Today was market day - there is a market some place in Paris everyday, but on Sunday it is the big market at Place de la Bastille on Blvd Richard Lenoir, and that was where we went.
I think we are finally over our jet lag. We both slept through the night, but got up fairly early. Since it was Sunday, we sat around in our night clothes for awhile. I learned that the local bakery is closed on Sunday, so bought bread for today last evening. It certainly isn't as good as fresh, however.
We took the #29 bus over to la Bastille and got off right across the street from the market. I don't know how many vendors there are, but the market stretches at least 2 blocks up the boulevard and there are four rows of vendors for most of the length, with 6 rows in a couple of areas. In addition to many stalls of flowers, vegetables, meats, sausages, cheeses, fish, olives, nuts, bread, etc., there are stalls selling jewelry, clothing, shoes, table linens, soaps, perfumes, wines, kitchen and household items, etc. To say it is crowded is an understatement. This is where many Parisians do their weekly shopping and many of them pull trolleys to put their purchases in. This is also where people meet up with their friends and neighbors, so getting through the crowd can be somewhat of a challenge. You also have to watch where you are going because the pavement is uneven and there are holes you can easily step into.
This is not a "farmer's market" like we are used to. Rather, the produce comes from the huge wholesale market (perhaps one of the largest markets in the world) in Rungis outside of Paris, which also supplies the supermarkets. Until the 1960's the wholesale market was at Les Halles, not far from this apartment. But, all of the produce is colorful and very fresh - much better looking than produce in the supermarkets, which is often packaged in cellophane. Some vendors allow shoppers to pick out their own fruits and vegetables, but many retain that privilege for themselves and many are experts at picking out the melon or peach that will be perfectly ready to eat either that day or the next.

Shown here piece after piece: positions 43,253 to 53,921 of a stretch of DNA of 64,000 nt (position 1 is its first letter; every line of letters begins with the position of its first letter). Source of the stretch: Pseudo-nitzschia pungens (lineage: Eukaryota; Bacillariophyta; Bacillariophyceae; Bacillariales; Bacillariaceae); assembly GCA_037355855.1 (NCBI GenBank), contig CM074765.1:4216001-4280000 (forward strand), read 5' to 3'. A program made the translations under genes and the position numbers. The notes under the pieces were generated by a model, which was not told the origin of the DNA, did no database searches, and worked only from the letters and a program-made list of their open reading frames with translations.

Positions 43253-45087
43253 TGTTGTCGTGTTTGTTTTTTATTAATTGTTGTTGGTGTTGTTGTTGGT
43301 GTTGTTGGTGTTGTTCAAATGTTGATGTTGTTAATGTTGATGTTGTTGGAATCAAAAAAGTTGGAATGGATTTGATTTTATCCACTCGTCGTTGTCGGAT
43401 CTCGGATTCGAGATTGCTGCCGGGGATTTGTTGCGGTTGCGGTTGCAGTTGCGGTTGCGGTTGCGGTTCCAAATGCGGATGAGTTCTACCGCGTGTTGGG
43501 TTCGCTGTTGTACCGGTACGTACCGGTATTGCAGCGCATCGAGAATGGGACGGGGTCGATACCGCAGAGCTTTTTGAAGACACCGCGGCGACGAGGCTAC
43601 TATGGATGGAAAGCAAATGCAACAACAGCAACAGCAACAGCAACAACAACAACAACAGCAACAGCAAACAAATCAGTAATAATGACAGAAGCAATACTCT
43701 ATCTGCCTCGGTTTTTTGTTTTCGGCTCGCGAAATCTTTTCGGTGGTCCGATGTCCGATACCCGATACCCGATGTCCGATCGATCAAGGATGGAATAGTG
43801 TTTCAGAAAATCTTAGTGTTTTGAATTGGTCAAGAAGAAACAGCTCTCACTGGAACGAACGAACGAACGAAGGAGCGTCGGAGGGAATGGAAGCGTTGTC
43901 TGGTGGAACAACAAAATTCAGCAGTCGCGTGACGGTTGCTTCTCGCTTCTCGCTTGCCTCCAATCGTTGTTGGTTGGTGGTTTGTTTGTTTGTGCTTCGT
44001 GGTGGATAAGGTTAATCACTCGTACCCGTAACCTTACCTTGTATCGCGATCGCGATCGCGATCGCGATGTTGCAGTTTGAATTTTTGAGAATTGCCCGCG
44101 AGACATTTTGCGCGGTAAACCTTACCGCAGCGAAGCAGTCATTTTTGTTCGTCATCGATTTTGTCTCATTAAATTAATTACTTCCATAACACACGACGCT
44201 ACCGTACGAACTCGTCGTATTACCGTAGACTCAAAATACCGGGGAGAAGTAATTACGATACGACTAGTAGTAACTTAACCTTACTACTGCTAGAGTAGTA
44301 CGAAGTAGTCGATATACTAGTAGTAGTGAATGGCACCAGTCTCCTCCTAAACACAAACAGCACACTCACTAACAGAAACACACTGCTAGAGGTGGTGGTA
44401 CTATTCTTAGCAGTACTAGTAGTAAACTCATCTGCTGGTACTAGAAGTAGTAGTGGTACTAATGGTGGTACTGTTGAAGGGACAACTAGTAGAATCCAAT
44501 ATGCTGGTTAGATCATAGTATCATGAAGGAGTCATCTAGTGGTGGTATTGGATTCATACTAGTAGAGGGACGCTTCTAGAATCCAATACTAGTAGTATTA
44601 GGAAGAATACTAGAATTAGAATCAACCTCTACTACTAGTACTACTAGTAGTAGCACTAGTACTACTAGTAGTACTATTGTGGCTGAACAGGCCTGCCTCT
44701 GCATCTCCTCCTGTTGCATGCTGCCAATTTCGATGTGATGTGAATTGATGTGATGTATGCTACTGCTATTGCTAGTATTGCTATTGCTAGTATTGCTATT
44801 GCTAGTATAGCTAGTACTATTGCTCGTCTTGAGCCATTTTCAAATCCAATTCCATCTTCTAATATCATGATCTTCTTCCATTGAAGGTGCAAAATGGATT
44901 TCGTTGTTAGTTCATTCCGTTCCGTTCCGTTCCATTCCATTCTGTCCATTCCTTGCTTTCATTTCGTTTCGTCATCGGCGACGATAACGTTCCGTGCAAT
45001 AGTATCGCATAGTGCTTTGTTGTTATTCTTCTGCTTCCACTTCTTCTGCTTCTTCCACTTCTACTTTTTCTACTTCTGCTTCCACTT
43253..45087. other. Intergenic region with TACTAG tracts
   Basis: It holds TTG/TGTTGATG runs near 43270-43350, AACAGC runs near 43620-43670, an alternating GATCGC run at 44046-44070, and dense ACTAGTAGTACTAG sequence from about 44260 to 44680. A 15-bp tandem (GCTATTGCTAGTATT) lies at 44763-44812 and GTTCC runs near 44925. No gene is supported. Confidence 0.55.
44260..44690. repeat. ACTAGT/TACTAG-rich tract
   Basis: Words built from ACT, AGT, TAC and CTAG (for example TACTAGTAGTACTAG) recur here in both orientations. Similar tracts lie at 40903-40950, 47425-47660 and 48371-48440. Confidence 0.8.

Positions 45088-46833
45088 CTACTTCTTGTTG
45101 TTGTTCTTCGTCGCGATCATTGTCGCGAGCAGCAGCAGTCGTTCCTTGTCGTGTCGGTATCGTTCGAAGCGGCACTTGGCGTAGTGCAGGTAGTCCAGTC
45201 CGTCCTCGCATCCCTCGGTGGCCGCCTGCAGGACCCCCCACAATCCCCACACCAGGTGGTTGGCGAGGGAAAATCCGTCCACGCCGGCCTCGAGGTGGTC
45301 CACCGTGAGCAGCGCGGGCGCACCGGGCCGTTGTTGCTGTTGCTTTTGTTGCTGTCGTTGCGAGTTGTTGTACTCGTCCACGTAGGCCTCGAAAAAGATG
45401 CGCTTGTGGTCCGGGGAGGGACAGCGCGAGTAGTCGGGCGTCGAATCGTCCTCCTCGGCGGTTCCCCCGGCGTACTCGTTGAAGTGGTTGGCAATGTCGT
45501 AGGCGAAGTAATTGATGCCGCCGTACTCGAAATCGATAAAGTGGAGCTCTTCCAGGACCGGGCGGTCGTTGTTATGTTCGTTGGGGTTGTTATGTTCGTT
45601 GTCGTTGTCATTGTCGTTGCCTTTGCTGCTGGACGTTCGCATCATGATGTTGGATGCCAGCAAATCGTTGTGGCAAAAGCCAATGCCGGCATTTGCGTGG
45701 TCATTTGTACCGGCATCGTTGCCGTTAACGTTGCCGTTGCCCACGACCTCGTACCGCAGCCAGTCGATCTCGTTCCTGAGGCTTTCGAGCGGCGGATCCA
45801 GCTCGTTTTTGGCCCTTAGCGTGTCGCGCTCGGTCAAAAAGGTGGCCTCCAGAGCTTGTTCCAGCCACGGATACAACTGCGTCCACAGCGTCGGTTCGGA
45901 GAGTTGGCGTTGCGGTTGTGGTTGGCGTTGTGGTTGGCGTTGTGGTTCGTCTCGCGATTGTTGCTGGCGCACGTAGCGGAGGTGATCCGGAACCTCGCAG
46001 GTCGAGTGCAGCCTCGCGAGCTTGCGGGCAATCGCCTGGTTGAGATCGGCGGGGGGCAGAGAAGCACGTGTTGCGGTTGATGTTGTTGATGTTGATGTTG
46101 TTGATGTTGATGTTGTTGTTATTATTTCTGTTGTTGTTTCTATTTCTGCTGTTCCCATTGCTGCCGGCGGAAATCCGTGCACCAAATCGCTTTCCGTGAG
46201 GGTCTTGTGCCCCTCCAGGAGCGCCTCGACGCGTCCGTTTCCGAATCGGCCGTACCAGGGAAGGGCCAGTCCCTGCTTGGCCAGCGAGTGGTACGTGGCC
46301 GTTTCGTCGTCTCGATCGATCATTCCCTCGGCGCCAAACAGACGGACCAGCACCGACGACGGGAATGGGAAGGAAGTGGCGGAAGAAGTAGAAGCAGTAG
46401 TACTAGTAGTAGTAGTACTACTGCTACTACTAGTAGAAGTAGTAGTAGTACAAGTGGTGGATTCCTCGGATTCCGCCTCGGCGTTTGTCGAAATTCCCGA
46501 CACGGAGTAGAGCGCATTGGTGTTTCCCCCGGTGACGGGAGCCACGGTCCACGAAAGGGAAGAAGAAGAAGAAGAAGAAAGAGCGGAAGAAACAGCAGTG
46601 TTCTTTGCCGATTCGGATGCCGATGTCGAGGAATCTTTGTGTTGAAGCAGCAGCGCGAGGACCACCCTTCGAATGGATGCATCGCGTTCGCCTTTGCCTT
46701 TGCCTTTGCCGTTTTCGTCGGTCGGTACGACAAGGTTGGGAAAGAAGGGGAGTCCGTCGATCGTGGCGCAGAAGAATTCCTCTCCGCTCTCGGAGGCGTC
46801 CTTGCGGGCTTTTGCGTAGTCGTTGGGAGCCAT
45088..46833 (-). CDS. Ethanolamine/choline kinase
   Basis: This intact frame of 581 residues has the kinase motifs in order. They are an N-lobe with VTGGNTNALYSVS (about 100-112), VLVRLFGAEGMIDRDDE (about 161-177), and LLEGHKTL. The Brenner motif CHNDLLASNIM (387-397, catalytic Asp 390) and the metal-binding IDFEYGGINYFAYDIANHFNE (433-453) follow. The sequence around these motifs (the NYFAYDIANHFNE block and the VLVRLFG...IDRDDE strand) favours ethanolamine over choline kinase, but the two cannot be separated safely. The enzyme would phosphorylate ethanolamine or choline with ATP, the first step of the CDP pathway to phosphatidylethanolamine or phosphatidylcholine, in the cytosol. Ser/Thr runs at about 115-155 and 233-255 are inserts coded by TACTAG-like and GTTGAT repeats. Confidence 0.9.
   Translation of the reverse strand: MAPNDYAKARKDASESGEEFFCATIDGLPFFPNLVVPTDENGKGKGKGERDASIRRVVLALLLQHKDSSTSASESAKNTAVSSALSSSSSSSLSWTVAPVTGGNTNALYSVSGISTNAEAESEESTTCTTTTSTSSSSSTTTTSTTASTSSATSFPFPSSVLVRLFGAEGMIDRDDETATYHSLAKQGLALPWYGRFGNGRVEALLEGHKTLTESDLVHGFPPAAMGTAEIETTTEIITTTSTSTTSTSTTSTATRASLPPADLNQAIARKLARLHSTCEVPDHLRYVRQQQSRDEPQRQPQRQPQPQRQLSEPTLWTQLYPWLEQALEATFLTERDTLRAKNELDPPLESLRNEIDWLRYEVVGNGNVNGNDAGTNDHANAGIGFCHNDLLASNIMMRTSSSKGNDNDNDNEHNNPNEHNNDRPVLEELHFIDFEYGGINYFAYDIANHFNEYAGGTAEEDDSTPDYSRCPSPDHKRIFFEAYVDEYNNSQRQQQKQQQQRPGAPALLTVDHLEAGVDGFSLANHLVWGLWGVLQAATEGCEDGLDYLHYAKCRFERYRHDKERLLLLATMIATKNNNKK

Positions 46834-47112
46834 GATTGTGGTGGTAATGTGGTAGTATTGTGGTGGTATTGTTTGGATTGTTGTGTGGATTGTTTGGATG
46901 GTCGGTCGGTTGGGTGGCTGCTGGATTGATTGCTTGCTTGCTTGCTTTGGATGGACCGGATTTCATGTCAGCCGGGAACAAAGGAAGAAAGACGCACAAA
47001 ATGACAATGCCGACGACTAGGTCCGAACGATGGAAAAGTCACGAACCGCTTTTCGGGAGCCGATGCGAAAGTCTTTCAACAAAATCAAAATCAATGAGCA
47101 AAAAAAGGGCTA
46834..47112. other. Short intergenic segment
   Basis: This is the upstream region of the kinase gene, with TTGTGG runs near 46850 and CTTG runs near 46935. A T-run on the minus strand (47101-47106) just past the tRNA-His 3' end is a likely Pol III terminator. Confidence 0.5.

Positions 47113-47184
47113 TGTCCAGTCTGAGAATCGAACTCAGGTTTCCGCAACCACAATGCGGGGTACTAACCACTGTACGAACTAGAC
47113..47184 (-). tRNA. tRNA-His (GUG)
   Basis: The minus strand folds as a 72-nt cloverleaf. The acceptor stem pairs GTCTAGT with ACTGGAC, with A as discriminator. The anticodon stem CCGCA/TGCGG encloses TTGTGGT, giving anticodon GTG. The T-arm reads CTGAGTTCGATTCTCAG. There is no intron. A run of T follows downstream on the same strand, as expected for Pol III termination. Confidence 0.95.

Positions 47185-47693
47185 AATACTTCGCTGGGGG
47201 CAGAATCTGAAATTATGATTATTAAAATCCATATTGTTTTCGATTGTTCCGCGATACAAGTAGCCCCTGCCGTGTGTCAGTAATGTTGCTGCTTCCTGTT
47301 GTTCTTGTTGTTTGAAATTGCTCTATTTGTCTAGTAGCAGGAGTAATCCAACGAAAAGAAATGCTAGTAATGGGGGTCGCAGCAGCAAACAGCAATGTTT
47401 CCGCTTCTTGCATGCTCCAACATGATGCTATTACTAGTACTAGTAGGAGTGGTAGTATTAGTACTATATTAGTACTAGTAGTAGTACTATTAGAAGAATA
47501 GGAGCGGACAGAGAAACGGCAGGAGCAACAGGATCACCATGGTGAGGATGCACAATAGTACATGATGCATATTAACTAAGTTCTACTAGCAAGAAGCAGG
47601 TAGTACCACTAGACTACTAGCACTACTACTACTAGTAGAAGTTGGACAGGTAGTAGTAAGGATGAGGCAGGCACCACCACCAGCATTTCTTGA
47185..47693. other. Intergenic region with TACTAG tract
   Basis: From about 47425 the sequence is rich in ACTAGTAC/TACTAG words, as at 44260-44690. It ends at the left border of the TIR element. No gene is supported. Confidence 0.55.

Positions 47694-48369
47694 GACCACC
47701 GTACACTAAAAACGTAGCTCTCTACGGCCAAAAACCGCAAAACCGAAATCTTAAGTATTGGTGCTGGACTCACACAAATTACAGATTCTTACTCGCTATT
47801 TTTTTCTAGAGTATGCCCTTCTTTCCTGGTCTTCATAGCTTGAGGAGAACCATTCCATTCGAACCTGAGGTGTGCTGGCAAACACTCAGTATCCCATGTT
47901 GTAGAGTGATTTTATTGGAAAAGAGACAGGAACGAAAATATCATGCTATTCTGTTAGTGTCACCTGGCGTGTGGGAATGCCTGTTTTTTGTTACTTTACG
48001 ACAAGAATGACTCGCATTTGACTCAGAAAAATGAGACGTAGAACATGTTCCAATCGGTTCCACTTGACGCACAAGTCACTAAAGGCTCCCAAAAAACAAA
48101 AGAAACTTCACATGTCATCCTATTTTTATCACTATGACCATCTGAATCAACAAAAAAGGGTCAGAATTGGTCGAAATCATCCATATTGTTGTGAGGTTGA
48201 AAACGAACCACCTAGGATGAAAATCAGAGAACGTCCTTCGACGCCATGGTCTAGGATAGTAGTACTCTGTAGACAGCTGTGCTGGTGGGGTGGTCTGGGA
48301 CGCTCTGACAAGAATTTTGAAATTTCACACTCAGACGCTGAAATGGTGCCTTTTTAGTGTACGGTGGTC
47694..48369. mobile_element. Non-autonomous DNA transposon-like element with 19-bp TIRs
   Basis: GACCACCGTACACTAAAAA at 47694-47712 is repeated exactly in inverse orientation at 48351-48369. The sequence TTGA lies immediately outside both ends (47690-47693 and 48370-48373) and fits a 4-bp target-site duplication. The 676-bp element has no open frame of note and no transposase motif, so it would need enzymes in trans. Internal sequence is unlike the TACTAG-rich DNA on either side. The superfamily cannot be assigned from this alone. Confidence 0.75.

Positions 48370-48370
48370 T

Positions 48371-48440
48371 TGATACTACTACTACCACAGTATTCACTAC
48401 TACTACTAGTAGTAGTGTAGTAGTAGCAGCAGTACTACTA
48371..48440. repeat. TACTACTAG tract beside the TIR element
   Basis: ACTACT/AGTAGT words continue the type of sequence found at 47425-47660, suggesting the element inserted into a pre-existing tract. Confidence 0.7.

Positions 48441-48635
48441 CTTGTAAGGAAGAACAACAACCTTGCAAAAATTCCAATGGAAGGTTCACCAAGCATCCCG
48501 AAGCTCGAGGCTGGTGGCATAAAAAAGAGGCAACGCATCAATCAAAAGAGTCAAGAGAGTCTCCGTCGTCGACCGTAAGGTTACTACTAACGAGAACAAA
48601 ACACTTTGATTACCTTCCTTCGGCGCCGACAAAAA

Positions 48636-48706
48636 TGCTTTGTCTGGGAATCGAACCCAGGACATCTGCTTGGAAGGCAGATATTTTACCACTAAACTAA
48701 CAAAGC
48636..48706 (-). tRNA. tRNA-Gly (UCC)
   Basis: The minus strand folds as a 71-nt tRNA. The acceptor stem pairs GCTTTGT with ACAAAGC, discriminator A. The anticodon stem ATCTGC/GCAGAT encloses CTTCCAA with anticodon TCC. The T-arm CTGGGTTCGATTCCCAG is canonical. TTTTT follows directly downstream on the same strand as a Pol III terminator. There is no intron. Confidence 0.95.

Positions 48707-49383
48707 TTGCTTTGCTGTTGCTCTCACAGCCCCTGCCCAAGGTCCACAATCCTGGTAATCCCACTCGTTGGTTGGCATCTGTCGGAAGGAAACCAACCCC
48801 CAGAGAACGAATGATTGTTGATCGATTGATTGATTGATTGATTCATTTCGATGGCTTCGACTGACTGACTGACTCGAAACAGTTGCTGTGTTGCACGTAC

Many of the vendors are vocal in hawking their wares, but they all seem to have a good sense of humor and enjoy their work. We bought a small roasted chicken and paid with a 50 euro note (I apologized that this was the smallest I had) and the vendor teased that he would take the whole amount in payment. A polite "bonjour" from the buyer is about all it takes to get a polite and friendly response from the seller.
We bought olives and tapenade, chevre (goat cheese), strawberries (the little sweet ones), apricots, clementines, a beautiful head of cauliflower for 1.50 euros, some asparagus, and some "pomme de terre" cooked in the drippings from the rotisserie chickens. Can't wait for dinner.
After we had gone around the market about 1 1/2 times, we stopped at a small cafe for some lunch. I ordered what I called the "French cliche": escargo and onion soup. I got 6 escargo and had a hard time getting them out of their shells, but finally got all of them out after they cooled a bit. I wouldn't bother except for the butter, garlic and parsley they are cooked in. The soup was really good, too, but hot. Kathy had a salad with ham, feta, and potatoes served in a large crockery bowl that she said was really good. After lunch, we finished our second circuit of the market.
When we got back to the bus stop, there wasn't a time indication for the #29, which made me think that perhaps the route had been changed and we would be waiting in vain. They close many streets in the Marais on Sundays for bicyclists, so I figured that the bus had been rerouted. There is a Metro stop right there, so we decided to take the Line 1 and change to Line 11. Admittedly, a short trip, but our purchases were heavy, and it involved a lot of walking to get to the right platforms -- we probably walked almost as far as we would have if we had simply walked back to the apartment. We were able to recharge our Navigo Decouverte passes, so now we are all set for next week.
Chilling out for the rest of the day and doing some laundry.